NY Times Reviews "The Impeachers" on the Andrew Johnson Impeachment


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Pat Young

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#2
According to the review by Chris Hayes:

The first presidential impeachment, of Andrew Johnson in 1868, has been by and large written into history as a Big Mistake. That’s largely due to the efforts of historians of the Dunning School, who spent decades creating a narrative of Reconstruction as a tyrannical, corrupt and failed social experiment. The restoration of white supremacy in the South was seen as a right and proper undertaking to reconcile a torn nation. According to the Dunning School, the Radical Republicanswho impeached Johnson are the villains of the piece, and the story of Johnson’s impeachment is a cautionary tale about the overreach of ideologues. Given that context, not to mention the headlines of today, it’s hard to think of a better time for a reassessment of Johnson’s impeachment.

Brenda Wineapple’s ambitious and assured volume “The Impeachers” rightfully recenters the story along the main axis of moral struggle in American history: whether the nation is indeed a democracy for all its citizens or not. “To reduce the impeachment of Andrew Johnson to a mistaken incident in American history, a bad taste in the collective mouth, disagreeable and embarrassing,” she writes, “is to forget the extent to which slavery and thus the very fate of the nation lay behind Johnson’s impeachment.”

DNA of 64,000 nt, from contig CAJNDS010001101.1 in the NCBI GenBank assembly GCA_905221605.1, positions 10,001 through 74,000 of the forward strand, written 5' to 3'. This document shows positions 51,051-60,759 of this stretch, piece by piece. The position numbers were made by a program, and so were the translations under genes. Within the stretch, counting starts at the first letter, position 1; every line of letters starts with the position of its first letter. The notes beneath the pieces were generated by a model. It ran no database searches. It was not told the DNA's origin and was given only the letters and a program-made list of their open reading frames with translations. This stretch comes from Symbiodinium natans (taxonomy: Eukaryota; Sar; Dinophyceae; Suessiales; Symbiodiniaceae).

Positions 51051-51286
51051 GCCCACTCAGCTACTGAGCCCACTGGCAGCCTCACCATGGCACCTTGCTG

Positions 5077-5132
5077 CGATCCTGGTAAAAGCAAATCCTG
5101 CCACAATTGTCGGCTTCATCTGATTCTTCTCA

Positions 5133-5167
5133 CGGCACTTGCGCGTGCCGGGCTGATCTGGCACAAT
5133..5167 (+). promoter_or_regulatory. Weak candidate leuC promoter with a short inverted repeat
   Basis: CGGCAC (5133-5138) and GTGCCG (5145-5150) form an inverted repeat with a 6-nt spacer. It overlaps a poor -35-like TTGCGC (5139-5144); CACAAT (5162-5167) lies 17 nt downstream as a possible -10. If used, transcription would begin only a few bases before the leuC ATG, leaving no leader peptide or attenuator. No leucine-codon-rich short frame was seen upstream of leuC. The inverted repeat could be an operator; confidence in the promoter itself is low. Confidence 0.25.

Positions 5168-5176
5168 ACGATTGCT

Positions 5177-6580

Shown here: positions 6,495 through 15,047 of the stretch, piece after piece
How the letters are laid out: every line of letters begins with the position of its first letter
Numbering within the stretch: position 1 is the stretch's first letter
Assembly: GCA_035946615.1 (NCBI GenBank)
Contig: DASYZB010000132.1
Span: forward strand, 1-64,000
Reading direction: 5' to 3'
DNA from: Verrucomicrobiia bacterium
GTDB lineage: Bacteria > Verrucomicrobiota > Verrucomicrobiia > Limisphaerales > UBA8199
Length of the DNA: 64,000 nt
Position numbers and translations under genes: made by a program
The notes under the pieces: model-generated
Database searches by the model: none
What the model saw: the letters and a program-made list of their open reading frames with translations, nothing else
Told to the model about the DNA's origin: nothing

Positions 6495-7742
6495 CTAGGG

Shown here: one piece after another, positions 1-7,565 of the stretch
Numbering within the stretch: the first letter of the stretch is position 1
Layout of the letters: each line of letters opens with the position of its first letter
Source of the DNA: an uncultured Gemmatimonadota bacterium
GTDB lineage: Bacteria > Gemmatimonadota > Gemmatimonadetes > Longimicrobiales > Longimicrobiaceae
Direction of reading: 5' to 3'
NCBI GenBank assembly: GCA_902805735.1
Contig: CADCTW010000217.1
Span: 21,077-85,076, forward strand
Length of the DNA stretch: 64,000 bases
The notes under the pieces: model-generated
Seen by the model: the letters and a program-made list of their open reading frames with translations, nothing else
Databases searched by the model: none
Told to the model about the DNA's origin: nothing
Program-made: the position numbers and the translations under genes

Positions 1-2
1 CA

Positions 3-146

Pat Young

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#3
From the conclusion of the review:

Ultimately, as Wineapple explains, there was a miserable mismatch between the cramped proceduralism embedded in Congress’s articles of impeachment and the depth of Johnson’s actual transgressions. The man had betrayed the cause of the war. He had desecrated the memories of the dead Union soldiers, black and white. He was, every day that he stayed in office, endangering the lives of freedmen and white unionists throughout the South. But he wasn’t impeached for any of that. He was impeached largely over the fact that he fired a secretary of defense who openly hated him.

The true “high crime” that Johnson committed was using the power of his office to promote and pursue a White Man’s Republic. That was a usurpation greater than any violation of a specific statute. And for that, Andrew Johnson deserved impeachment and removal.
 

Bruce Vail

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This book is strangely topical. Does a president deserve impeachment/removal simply for being a terrible president, or must he have committed a serous crime that is proved beyond a shadow of a doubt?
 

Pat Young

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#7
This book is strangely topical. Does a president deserve impeachment/removal simply for being a terrible president, or must he have committed a serous crime that is proved beyond a shadow of a doubt?
A good question. Since only Congress seems to have the power to impeach and convict, Congress makes the rules.
 



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